[discuss] Problem definition 1, version 5
jeanette at wzb.eu
Thu Jan 23 09:53:38 UTC 2014
Am 23.01.14 03:23, schrieb Milton L Mueller:
>> Hi Marilia, I guess Milton means privatization without any public
>> supervision, which does not solve the issues you mention, however.
> Jeanette: On the contrary, I believe that de-nationalization involves
> creating new transnational institutions with their own internal and
> external accountability mechanisms.
Just for clarification: the new institutional framework would be neither
public nor private but something hybrid called multi-stakeholder that
>> Could we really say that delegation to a transnational private
>> actor means to "de-nationalize"? I tend to think this is
>> over-simplification. This private actor may not have a
>> corresponding nationality in the sense that a country does. But if
>> we zoom in and look inside it, there are other issues to take into
>> account. Where is it based? What is its institutional culture?
>> Where is its staff from? Who are the members? Do vocal people
>> inside it really correspond to a global diversity of views? There
>> are many different ways in which apparently de-nationalized
>> transnational actors may in fact have nationality(ies).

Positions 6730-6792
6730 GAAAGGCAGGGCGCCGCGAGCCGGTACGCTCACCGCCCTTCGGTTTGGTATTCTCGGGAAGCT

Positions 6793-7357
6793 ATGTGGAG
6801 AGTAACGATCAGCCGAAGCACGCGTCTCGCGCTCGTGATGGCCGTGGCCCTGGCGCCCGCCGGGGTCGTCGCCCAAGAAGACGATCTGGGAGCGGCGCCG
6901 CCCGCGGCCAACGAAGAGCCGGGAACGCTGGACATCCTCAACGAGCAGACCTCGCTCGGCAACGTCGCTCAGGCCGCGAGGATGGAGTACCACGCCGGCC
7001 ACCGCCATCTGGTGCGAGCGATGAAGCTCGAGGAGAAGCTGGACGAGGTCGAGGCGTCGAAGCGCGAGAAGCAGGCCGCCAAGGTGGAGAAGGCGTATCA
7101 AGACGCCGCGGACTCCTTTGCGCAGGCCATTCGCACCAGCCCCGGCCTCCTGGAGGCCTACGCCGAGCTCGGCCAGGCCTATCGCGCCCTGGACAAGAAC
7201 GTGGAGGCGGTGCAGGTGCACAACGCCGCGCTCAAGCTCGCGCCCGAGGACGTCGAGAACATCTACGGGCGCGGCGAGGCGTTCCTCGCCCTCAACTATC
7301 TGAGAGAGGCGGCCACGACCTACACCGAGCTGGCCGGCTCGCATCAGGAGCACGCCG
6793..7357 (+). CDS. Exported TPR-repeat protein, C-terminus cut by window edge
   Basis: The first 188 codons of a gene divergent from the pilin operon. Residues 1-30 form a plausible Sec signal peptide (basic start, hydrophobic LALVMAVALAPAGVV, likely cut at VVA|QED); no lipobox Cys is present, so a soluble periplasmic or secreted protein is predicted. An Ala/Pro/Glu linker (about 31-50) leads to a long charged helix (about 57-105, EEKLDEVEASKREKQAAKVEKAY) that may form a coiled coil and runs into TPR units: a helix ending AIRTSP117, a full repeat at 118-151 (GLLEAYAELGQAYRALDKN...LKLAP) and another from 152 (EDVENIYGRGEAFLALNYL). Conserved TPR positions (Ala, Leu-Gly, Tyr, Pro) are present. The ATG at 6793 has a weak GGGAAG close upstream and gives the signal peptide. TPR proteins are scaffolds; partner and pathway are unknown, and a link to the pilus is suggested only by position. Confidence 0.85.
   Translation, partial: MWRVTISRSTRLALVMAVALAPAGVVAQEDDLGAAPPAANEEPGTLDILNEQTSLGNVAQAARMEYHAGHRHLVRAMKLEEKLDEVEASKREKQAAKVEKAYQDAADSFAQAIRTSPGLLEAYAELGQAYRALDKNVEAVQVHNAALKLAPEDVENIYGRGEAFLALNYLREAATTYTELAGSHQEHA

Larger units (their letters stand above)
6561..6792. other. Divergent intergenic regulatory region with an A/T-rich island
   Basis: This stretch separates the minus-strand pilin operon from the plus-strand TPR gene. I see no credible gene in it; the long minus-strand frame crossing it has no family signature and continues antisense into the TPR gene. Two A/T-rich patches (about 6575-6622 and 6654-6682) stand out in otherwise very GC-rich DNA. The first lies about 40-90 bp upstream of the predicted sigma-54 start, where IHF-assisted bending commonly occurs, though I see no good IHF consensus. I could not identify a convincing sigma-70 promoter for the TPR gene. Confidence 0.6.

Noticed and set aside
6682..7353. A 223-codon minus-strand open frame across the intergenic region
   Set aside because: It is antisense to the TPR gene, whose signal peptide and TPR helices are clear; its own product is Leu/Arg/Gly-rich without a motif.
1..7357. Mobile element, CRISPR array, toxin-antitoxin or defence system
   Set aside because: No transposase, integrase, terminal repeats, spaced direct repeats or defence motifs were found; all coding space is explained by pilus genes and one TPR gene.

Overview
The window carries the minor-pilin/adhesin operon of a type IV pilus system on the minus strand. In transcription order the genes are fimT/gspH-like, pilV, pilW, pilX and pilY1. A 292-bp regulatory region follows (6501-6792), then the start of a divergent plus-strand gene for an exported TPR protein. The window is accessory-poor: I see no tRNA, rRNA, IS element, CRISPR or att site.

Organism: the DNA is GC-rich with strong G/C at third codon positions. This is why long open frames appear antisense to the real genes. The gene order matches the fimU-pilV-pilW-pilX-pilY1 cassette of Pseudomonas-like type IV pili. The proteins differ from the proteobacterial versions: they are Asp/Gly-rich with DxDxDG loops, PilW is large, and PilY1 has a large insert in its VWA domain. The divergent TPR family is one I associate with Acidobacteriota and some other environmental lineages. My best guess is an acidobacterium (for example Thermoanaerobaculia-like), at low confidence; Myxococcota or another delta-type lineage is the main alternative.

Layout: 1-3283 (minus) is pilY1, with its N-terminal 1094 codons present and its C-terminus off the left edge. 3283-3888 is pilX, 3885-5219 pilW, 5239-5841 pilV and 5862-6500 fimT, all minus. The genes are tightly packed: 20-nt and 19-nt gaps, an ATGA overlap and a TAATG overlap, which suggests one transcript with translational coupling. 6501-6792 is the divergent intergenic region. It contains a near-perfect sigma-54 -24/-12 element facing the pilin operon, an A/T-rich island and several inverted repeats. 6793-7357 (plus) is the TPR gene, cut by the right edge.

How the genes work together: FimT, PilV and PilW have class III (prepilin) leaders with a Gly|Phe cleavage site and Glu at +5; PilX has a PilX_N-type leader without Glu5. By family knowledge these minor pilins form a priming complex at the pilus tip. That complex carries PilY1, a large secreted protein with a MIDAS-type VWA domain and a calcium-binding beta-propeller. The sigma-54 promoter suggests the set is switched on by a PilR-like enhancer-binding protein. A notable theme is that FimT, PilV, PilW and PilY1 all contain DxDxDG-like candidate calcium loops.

> Marilia: Yes, we can say that institutional arrangements that are not
> based on a national government or an intergovernmental regime is to
> de-nationalize. You should not confuse the problem of diversity of
> voices with more basic issues of political structure. No one should
> claim that denationalization solves or magically improves all
> problems of governance and representation. But we _do_ have to choose
> whether the institutional arrangements are based on the nation-state
> system or not. That is the first and most important choice we have to
> make. As Jeannette's comments above illustrate, after a century or
> two of modern nation-states it's easy to confuse the concept of
> "public" with the concept of "state." That is the mentality I am
> trying to free us from.
> Further, the question of to whom an organization is accountable is
> far more important than where an entity is located geographically, or
> even the formal nationality of its employees.
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